Smith: In 2006, private label securities accounted for nearly 60% of the market. We estimate that approximately half of expanded non-agency loans originated today will be securitized. Market expansion will be dependent on the overall growth of the market and the financing methods of the loan buyers.
Q: How does automated underwriting and auto-verification of assets factor into this space? Are there technology efficiencies to be gained – or is the non-QM space mostly manual underwriting for now? How to hold down per loan costs?
Smith: Automated underwriting and eligibility continue to drive decisioning for conventional and government loans, but certainly technology will become a larger factor in non-QM. At some point, non-QM pricing and eligibility tools will be introduced to simplify the complexity in qualifying a consumer’s ability to repay.
Verus has a highly skilled operations staff that provides underwriting, compliance, systems, and product training for its correspondent sellers. We’re investors, so in addition to loan quality, we’re looking at every opportunity to be more cost-efficient from origination to securitization.
Q: There are a ton of self-employed and credit-impaired consumers out there who are good non-QM loan prospects. Do you think the advent and use of alternative credit sources will help drive the non-QM market? If so, how and why?
Smith: There are more than 16 million self-employed individuals in the U.S., and that number is growing. It just makes sense to offer alternative doc loan products.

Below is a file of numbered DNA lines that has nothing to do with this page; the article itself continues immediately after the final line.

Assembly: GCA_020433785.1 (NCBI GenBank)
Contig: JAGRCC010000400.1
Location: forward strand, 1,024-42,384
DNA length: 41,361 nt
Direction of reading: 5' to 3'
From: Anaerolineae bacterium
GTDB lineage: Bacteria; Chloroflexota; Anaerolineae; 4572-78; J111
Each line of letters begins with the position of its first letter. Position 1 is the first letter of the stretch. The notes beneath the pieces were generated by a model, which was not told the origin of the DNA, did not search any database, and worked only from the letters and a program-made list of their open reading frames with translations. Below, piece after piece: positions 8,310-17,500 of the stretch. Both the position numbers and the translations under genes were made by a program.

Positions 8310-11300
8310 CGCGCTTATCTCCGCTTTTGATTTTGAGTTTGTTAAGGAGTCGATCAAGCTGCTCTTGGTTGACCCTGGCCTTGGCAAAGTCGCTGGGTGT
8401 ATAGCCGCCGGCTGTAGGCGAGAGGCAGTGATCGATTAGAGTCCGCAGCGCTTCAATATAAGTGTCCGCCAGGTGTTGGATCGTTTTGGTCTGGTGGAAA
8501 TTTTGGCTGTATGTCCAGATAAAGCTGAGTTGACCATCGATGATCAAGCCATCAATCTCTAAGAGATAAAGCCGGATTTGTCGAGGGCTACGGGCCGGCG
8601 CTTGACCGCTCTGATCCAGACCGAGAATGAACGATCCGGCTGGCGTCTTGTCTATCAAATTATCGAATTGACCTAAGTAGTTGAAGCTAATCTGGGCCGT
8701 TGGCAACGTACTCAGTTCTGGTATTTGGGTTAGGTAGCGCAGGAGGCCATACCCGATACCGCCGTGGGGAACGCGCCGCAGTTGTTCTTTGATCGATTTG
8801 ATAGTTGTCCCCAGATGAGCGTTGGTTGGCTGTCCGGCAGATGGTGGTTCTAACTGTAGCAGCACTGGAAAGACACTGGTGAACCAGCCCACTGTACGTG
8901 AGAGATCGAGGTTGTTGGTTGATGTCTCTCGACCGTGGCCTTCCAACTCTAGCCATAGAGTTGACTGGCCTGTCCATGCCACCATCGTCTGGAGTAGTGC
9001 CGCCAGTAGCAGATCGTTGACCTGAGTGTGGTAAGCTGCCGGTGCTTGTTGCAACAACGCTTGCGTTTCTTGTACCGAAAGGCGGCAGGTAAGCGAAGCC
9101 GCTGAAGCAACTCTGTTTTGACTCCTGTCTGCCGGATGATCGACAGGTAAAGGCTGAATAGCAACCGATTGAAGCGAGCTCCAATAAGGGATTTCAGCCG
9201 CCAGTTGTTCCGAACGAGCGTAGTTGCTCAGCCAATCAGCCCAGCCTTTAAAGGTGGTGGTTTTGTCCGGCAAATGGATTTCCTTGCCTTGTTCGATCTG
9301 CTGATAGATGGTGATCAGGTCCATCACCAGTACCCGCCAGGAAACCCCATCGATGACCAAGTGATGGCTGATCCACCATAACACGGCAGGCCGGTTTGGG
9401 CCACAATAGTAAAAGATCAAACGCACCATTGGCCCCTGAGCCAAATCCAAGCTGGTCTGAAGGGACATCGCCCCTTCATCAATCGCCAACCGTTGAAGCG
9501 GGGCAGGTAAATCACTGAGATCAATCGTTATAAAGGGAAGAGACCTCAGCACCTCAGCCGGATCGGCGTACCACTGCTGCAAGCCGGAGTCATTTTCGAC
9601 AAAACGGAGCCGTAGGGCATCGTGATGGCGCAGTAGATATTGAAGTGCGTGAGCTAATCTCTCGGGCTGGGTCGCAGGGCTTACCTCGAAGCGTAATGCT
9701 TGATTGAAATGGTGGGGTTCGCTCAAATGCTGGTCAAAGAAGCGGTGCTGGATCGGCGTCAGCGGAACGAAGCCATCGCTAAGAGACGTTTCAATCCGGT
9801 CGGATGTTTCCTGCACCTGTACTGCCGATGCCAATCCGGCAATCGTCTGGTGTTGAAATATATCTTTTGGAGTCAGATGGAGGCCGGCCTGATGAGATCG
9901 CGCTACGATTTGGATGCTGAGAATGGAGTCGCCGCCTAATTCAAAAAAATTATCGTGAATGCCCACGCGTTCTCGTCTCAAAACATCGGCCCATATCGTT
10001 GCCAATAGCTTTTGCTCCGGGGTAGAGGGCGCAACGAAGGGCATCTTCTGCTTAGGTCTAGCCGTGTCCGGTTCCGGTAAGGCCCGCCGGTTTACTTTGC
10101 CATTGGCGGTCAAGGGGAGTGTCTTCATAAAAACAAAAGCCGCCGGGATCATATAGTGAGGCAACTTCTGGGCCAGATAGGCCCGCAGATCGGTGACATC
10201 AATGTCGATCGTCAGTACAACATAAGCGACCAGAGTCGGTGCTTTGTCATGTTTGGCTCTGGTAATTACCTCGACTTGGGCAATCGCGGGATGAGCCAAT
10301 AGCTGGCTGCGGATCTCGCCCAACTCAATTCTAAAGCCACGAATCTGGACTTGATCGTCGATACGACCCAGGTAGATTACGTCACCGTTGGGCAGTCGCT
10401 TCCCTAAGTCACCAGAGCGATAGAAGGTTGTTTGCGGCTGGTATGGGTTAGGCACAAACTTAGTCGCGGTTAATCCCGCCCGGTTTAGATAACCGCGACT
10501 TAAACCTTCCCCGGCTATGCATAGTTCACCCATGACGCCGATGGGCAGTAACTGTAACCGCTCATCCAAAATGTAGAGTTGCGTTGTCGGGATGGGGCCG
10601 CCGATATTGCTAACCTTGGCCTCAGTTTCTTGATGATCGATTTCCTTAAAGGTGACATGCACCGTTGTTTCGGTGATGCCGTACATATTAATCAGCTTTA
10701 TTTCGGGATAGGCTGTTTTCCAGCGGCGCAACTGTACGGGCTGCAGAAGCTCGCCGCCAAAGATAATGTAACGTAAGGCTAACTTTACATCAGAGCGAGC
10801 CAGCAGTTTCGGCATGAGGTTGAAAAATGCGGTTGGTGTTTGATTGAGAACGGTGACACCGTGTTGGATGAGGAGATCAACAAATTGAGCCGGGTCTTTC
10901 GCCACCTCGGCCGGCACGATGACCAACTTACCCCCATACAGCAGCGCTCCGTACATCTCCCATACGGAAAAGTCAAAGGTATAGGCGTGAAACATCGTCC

The need for alternative documentation methods is only going to grow with the “gig economy” and more millennials entering the market. Single-family residential buyers, renters and boomerang buyers can also benefit from non-QM options. As an industry, we need to stay current and look for ways to approve the loans, and not reject them because they don’t fit the traditional box.
Q: How important of a role does education play in spurring the growth of the non-QM market?
Smith: Awareness and education are the key drivers to success in non-QM. Education is extremely important across the board, and more so for faceted non-QM transactions.
Investors including our firm have committed to awareness and education programs for various stakeholders in the housing transaction, including originators, underwriters, real estate agents and borrowers.
Everyone benefits from understanding the nuances of how non-QM works, and with education, everyone can participate in its continued growth.